The main enemies that Raiden will face are human cyborgs. He will also face off against Gekkos that return from MGS4. There are a few other different types of robotic enemies that he will face as well. The boss fights in the game are truly epic. These boss fights are quite memorable and have many different phases. The game almost always changes up the variety of action during a boss fight, such as requiring Raiden to run along missiles or run up a building to get away from a boss' attack.

Raiden has a ninja run that can be used to run faster and scale obstacles very quickly. While ninja dashing toward a higher platform, Raiden will automatically leap up to that platform. Raiden can enter a stance called "Blade Mode" which is a sort of bullet time where a player can freely slice in any direction with Raiden's sword from close range. This stance reduces Raiden's energy, which must be recharged by attacking foes with his sword or by replenishing it with an item. The direction of the slice can be controlled with the right thumbstick or the main attack (horizontal slash) or secondary attack (vertical slice) while in blade mode. Raiden can slice up his enemies through a technique known as "Zandatsu" where he cuts through enemies in order to retrieve an item or repair unit inside the enemy.

Cutting enemies up can get quite addicting since the screen slows down to show Raiden retrieving the item from an enemy. Raiden must cut out and collect the item before an enemy dies. While killing off an enemy, the game will switch to a slow motion sequence that allows Raiden to quickly perform a Zandatsu to slice up the enemy before it is fully defeated. Besides combat, the game also allows the use of stealth at times. Raiden can perform stealth kills and he can cut up the enemy right after! He can avoid confrontation altogether also.

The game grades a player at the end of each enemy wave during a stage. The highest rank of "S" is awarded for gaining points from the way enemies are killed off. Points will give Raiden BP that he can use to buy enhancements for his weapons and armor. Raiden starts off with his sword, but he will gain access to secondary gun weapons and secondary melee weapons as the game progresses. I never truly found secondary gun weapons to be that useful except for shooting at flying enemies. Gun weapons include a grenade launcher, rocket launcher, frag grenade, and EMP grenade, as well as a few others. Raiden will often get an extra melee weapon once a boss is defeated. While a secondary melee weapon is equipped, Raiden's secondary attack will use that weapon (sai, spear, dual blades).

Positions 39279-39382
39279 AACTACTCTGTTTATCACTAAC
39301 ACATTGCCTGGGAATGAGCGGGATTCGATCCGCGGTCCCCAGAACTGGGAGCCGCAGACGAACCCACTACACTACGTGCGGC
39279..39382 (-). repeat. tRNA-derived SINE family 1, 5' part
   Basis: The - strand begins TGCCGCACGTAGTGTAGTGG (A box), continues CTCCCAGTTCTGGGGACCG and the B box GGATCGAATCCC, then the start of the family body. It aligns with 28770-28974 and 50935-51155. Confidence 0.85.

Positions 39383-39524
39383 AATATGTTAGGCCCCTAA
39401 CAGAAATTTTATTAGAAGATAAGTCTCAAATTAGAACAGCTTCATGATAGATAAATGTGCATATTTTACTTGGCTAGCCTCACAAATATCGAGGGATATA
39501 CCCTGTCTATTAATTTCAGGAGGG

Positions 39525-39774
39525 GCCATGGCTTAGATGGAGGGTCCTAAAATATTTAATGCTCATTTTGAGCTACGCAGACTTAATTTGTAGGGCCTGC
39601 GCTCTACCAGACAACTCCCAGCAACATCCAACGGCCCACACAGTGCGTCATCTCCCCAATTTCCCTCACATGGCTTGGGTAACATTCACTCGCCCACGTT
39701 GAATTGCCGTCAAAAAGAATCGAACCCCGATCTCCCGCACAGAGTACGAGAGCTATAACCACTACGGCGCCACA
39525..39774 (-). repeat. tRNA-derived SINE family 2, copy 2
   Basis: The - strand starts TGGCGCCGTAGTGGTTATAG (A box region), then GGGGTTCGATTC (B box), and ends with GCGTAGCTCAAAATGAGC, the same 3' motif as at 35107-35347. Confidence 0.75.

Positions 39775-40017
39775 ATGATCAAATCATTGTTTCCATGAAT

The game has a radar that can be used to locate items and enemies throughout a stage. Raiden's entire view can be changed to a radar mode in Rising. An on-screen alert meter is still used just like in MGS games. Once Raiden is spotted, an "Alert Mode" will activate and the stage enemies will attack him until all enemies are killed off or Raiden remains hidden from view. There is some slight stealth here and there, but it is no longer a focus. Raiden can seek shelter in cardboard boxes and oil drums just in MGS games in order to keep enemies and gun cameras from seeing him. The backgrounds and environments change up quite a bit through the many areas that Raiden travels to. He might be fighting enemies in a high-class building, along rooftops or out in the city. There are always objects that can be sliced up while Raiden moves through each area - he can slice trees, cars and many other objects into tiny pieces. The objects have a sort of "floaty" look to them after being sliced as if they are lighter than air.